Dry Needling VS Acupuncture

Dry Needling

Dry Needling

Dry needling can treat an enormous range of conditions, from muscular pain to carpal tunnel and plantar fasciitis.

What is a Trigger Point?

Trigger point dry needling is a treatment for muscular tightness and spasms which commonly follow injuries and often accompany the degenerative processes. Thin, solid filament needles are inserted into the muscle’s trigger point to help it to relax, lengthen and decrease pain. A trigger point is an area in the muscle that is painful to the touch and can sometimes radiate or spread the painful sensation. A trigger point is a collection of muscle tissue caught in a state of constant contraction causing tension, less movement, and pain. The use of needles to these trigger points is a way to help the muscle relax, lengthen and return to a less painful state.

What is Trigger Point Dry Needling?

Trigger Point Dry Needling

TDN is a treatment for muscular tightness and spasms which commonly follows injuries and often accompanies the degenerative process. This muscular tightness and spasm will cause compression and irritation of the nerves exiting the spine. When the nerves are irritated, they cause a protective spasm of all the muscles to which they are connected.

This may cause peripheral diagnosis, such as carpal tunnel, tendonitis, osteoarthritis, muscles at the trigger points causing the pain referral. The muscles would then contract and release, improving the flexibility of the muscle and decreasing symptoms. Trigger point dry needling is something we do offer at Preferred Physical Therapy in Glendale, Arizona.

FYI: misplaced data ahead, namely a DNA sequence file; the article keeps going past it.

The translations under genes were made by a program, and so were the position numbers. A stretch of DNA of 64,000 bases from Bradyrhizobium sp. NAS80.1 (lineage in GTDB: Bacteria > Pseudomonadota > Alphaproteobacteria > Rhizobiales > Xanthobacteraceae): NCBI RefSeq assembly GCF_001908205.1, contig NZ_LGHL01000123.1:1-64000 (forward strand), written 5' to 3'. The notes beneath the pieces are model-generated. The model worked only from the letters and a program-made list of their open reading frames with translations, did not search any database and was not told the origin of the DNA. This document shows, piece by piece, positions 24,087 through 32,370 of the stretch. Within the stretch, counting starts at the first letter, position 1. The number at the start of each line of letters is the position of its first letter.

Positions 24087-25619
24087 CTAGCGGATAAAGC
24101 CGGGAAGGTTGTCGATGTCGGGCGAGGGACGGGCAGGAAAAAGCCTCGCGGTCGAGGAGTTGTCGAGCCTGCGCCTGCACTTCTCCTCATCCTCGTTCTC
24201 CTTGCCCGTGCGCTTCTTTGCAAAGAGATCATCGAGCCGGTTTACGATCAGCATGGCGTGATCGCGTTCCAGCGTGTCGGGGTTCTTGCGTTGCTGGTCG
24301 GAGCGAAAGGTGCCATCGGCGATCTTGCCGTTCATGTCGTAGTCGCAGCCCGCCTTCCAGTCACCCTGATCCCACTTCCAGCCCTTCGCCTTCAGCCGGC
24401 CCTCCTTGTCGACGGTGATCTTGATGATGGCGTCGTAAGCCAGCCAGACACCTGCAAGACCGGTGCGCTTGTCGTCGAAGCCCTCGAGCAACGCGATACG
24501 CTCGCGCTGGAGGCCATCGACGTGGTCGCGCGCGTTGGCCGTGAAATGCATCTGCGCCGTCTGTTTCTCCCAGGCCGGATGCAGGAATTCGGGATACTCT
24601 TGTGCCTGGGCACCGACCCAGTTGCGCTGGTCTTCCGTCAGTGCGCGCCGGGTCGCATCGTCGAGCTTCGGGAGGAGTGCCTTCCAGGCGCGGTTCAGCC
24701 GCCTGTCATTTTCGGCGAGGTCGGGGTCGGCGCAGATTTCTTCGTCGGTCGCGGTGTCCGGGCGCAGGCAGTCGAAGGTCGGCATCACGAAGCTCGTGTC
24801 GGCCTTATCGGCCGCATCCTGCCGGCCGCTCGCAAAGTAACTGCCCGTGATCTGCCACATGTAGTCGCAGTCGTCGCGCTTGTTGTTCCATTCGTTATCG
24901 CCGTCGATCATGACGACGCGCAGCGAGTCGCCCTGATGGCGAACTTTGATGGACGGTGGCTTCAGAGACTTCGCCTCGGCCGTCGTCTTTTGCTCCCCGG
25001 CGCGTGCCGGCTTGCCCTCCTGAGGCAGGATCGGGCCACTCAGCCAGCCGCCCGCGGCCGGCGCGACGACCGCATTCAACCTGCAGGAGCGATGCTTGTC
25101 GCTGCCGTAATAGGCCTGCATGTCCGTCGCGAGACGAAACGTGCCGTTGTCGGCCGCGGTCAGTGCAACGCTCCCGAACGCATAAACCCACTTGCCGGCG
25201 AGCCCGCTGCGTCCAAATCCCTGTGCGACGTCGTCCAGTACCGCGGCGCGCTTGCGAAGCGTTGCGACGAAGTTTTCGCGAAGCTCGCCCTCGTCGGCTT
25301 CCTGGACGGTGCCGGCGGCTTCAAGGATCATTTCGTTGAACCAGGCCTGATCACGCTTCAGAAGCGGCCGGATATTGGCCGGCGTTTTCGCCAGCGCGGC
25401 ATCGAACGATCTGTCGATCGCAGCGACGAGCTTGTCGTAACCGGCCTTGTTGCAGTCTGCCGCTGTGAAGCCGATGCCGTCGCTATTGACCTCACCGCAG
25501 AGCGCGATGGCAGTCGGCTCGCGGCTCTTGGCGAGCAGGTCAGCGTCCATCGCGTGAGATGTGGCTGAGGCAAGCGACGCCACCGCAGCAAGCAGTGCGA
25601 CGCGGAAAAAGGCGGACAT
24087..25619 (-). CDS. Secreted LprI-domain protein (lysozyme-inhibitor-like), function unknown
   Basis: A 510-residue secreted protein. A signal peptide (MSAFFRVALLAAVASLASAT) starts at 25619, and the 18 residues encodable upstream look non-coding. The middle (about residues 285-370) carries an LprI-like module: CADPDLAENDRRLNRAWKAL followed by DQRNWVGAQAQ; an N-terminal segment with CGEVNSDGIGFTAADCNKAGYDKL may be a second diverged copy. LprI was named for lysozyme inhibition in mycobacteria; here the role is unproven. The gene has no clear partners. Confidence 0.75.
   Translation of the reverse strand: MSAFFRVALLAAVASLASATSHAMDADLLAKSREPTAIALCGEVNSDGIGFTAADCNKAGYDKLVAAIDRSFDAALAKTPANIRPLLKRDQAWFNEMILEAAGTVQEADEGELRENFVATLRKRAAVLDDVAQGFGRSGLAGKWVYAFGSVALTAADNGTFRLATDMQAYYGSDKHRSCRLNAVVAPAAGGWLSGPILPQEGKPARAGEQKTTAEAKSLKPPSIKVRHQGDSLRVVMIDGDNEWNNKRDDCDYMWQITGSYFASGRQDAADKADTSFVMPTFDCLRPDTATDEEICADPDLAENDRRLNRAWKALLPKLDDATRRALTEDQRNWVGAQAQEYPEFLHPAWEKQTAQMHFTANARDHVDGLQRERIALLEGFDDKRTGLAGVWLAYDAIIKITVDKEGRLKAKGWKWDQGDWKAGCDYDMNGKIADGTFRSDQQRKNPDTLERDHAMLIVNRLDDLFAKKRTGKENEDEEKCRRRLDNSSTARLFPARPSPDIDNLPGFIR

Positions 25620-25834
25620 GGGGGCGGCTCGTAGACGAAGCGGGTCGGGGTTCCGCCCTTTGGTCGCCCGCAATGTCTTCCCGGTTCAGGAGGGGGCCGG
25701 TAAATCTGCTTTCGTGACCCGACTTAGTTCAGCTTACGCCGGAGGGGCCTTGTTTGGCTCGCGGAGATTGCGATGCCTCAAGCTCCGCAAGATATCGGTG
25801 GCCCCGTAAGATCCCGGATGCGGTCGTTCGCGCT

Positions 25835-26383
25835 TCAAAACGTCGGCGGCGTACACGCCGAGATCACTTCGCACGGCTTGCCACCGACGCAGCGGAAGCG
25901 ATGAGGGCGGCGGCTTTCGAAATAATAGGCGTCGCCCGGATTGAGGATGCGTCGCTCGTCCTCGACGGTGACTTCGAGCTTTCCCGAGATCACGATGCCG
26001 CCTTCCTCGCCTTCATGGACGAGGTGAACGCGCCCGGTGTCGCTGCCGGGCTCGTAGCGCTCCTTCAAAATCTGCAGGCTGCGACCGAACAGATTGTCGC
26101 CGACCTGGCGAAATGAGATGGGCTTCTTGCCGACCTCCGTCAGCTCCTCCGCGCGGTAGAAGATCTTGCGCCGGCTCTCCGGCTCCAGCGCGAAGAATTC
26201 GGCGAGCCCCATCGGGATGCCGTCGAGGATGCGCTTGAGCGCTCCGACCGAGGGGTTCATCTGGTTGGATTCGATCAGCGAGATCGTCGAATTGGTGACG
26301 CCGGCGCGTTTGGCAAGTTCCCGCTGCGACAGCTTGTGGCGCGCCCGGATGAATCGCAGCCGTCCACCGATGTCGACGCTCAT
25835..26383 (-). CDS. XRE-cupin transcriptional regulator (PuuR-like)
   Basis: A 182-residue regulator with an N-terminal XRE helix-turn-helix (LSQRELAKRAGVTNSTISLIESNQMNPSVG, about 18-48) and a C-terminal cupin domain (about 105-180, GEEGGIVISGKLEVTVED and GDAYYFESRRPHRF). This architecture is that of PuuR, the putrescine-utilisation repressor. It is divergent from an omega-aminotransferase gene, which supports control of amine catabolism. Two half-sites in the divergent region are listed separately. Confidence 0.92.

What does Dry Needling Treat?

Dry Needling treats muscle tissue and its objective is to reduce pain. Some things that dry needling treats are joint pain, tendonitis, spinal problems, carpal tunnel syndrome, etc.

Pros and Cons of Dry Needling


  • Dry needling allows for more precise treatment. The physical therapist is able to target specific muscles compared to other techniques used such as exercises and hands-on therapy. Dry needling allows for that specific point to be targeted and offers relief to that area.
  • Dry needling can help you recover faster. Dry needling increases the blood flow to the area increasing the range of motion and time of repair. It may help to reduce pain and muscle spasms associated with your injury.
  • Less Invasive than other treatments. If you are in an immense amount of pain this treatment is a good option. If you can not perform exercises due to too much pain or swelling this treatment can help to reduce those things and allow you to eventually be able to do other sorts of treatments.


  • Needling can bring swelling. Wherever the needle is inserted you may see some swelling and bruising but nothing too severe. Needling may cause some minimal pain at first but over time decrease the same with bruising.

The Benefits

This minimally invasive technique has been shown to effectively decrease muscle tension and tone, improve range of motion, and relieve pain.

The addition of the electrical stimulation acts as an addition to enhance the treatment effect for pain relief. Electrical stimulation helps to stimulate blood flow and provide an analgesic effect to help numb the pain, providing more long-term benefits.

Read why Preferred Physical Therapy was rated top 3 best physical therapists in Glendale, Arizona.

Is Trigger Point Dry Needling the same as Acupuncture?

Click here to see how a physical therapist uses dry needling at Preferred Physical Therapy in az.

It’s important to note that dry needling is not the same as acupuncture. These treatments use similar tools but this is where the similarities end. Acupuncture is based on Eastern medicine, while dry needling is rooted in Western medicine, focusing on pain patterns, posture, and movement impairments.

Acupuncture focuses on trying to relieve pain by opening up one’s energy flow. While trigger point needling focuses on stimulating the muscle and trigger points. Deciding between acupuncture and dry needling all comes down to your personal choice and consulting a medical practitioner.

To learn more about what trigger point dry needling is check out this Video


Nick Hunter, PT, DPT

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